Sara Vieira is a freelance Web Designer and Developer with a passion for HTML5/CSS3 and jQuery. You can follow her on twitter or check out her website. More articles by Sara Vieira
  • ajaykarwal

    The principle is good but the problem you’ll end up with is HTML markup littered with classes which perform very specific styling.

    Surely it would be better to just take a little extra time to think about the structure of your HTML (and of course beginning with your design) to ensure you don’t need to make decisions like ‘I want this H3 to have padding but not this one.’

    A few generic classes are fine, but I see your approach becoming overwhelming.
    Think Twitter Bootstrap. (col-xs-12 col-sm-6 col-md-4 col-md-offset-3 hidden-lg col-shut-the-hell-up!)

    • Shawn

      I’m not sure I agree with you @jaykarwal . On the surface, you comment makes sense, and I would not argue that planning prior to your project will help you immensely, however, there are applications where this method is extremely beneficial and time-saving.

      If you create multiple themes or skin from a basic structure-set or base theme, or if you develop dynamic modules for a CMS like WordPress, then OOCSS can really benefit. Sure the code you see may be a bit cluttered, but it will save you time and allows for a more module-based workflow.

    • To some degree, this is true, however, arbitrary selectors like ‘.padding { padding: 10px }’ should only be used from a micro-layout perspective. If you’re using object-orientated CSS, creating a reusable component should automatically inherit arbitrary selectors like ‘padding’, and so forth, should be written as part of that component and not inline with your HTML. Using padding on everything where it’s needed is just plain silly. Though, I call selectors like this ‘helper classes’ that are used very, very sparingly, though, extremely useful and reusable. Need padding on that heading? No problem. Use a helper class. Why create another declaration for the sake of a single rule? It’s all about reuse.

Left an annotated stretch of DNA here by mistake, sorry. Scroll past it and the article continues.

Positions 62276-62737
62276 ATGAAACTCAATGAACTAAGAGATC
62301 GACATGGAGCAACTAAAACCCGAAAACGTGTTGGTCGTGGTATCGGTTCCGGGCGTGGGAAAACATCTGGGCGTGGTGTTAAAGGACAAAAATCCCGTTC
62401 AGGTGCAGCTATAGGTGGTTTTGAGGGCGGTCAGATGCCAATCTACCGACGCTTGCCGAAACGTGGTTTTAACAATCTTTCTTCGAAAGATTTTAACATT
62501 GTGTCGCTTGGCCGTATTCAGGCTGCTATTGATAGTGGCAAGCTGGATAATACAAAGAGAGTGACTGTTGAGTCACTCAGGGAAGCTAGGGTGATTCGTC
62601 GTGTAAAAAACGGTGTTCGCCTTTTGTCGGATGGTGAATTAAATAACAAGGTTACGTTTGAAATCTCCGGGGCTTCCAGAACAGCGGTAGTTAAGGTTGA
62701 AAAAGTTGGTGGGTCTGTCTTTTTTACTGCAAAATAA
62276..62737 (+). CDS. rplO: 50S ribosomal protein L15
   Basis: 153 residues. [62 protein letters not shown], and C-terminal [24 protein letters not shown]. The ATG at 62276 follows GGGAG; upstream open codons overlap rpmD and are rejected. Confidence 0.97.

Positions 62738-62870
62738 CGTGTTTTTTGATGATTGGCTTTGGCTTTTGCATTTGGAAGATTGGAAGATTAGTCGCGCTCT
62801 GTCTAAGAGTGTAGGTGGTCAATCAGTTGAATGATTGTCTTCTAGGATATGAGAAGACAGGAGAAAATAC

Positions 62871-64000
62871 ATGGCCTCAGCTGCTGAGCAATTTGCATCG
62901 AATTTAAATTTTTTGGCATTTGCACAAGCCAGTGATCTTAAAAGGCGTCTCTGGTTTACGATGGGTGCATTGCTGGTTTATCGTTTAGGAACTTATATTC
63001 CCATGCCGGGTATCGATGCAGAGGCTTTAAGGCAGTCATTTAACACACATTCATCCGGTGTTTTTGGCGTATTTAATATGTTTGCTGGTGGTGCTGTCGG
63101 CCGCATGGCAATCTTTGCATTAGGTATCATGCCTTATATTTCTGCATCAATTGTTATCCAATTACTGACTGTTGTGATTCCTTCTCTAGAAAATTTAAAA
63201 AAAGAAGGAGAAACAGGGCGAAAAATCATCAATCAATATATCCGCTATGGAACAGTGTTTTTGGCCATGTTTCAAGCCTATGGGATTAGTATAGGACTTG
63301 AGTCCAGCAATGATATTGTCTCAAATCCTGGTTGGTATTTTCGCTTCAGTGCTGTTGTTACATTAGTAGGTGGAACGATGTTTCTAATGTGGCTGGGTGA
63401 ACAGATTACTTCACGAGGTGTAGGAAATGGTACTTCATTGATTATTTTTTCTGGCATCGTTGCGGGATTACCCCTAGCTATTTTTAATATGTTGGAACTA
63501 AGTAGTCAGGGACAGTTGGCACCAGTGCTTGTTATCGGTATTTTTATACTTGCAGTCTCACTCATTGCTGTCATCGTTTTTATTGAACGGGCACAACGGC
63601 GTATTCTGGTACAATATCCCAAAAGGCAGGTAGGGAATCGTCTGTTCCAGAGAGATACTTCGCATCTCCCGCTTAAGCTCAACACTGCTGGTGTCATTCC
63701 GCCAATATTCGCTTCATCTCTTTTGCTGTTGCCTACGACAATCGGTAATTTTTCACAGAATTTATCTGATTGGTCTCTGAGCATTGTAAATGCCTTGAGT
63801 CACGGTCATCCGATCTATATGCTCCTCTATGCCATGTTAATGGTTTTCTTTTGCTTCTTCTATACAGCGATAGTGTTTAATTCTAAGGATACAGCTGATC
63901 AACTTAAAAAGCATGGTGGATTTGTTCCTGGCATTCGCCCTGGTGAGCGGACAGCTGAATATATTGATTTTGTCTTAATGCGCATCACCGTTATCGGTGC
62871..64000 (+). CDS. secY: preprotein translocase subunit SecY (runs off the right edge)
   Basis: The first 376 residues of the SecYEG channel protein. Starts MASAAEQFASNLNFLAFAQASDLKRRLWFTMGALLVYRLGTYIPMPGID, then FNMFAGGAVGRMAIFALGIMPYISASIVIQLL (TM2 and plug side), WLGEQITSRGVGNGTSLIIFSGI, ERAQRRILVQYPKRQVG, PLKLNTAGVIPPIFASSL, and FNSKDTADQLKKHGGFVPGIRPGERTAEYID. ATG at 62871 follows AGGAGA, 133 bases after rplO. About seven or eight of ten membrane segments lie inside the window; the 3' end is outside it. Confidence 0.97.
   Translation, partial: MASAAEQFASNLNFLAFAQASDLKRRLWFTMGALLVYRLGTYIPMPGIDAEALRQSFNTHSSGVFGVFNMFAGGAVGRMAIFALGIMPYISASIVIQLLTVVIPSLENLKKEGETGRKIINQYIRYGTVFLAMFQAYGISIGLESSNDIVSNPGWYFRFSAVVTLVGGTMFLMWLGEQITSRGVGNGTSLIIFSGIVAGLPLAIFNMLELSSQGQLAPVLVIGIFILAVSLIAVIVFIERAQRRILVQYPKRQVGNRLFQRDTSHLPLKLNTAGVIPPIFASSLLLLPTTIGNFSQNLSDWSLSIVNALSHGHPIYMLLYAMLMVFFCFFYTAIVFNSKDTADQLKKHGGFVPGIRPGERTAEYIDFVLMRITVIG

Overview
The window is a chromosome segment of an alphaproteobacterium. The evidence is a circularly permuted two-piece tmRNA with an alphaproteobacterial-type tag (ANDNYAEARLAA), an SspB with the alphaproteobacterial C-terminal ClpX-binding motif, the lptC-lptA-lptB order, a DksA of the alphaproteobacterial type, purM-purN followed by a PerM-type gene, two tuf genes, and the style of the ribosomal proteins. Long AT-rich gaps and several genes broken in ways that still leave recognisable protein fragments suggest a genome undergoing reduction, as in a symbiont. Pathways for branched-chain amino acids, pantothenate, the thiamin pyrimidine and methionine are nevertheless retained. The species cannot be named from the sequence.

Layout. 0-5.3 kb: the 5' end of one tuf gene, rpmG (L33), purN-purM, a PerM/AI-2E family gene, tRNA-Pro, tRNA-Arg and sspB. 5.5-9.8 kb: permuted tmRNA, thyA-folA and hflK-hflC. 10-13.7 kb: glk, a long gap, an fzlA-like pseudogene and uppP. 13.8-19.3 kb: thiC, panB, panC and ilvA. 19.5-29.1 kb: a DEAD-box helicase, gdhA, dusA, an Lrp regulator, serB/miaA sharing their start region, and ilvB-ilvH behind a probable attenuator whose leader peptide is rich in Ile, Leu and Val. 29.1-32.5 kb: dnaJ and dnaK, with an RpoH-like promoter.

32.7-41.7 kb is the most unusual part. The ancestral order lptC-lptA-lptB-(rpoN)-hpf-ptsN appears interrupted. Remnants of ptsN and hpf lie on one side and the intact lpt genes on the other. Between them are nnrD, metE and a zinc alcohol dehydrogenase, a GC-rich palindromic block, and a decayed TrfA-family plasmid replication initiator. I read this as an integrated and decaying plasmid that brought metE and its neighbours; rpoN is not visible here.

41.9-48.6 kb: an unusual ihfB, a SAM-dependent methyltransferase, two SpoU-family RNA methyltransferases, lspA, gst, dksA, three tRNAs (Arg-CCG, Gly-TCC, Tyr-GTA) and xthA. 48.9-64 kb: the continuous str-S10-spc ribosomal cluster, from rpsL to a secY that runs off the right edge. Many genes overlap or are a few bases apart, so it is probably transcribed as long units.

• I think @ajaykarwal:disqus has a good point. It’s really nice to see HTML that is using class names to describe what the elements *are* rather than what they *look like.* And if you find yourself repeating code often, you can use your preprocessor’s mixin or extend features to keep everything DRY. With this approach, you can keep semantic class names *and* be able to change the color of all your h3’s with one line of code.

    I like what you said about the performance gains that OOCSS can bring. Definitely a relevant conversation for today’s web. That bit is a little trickier to manage with a preprocessor, too.

  • davidbiehl

    That was a great read, thanks for sharing. I’d like to learn more about OOCSS. Are there any other references or community supporting these principles? Are there more principles? Any examples of websites that do this well? Thanks!

  • Oh how nice, that is what I already tried out in my last projects, and it has a name! I think its very usefull, I use it for backgroundproperties, aligns, floats, backgroundcolors and more. I mostly use up to only three classes per div, very seldom four.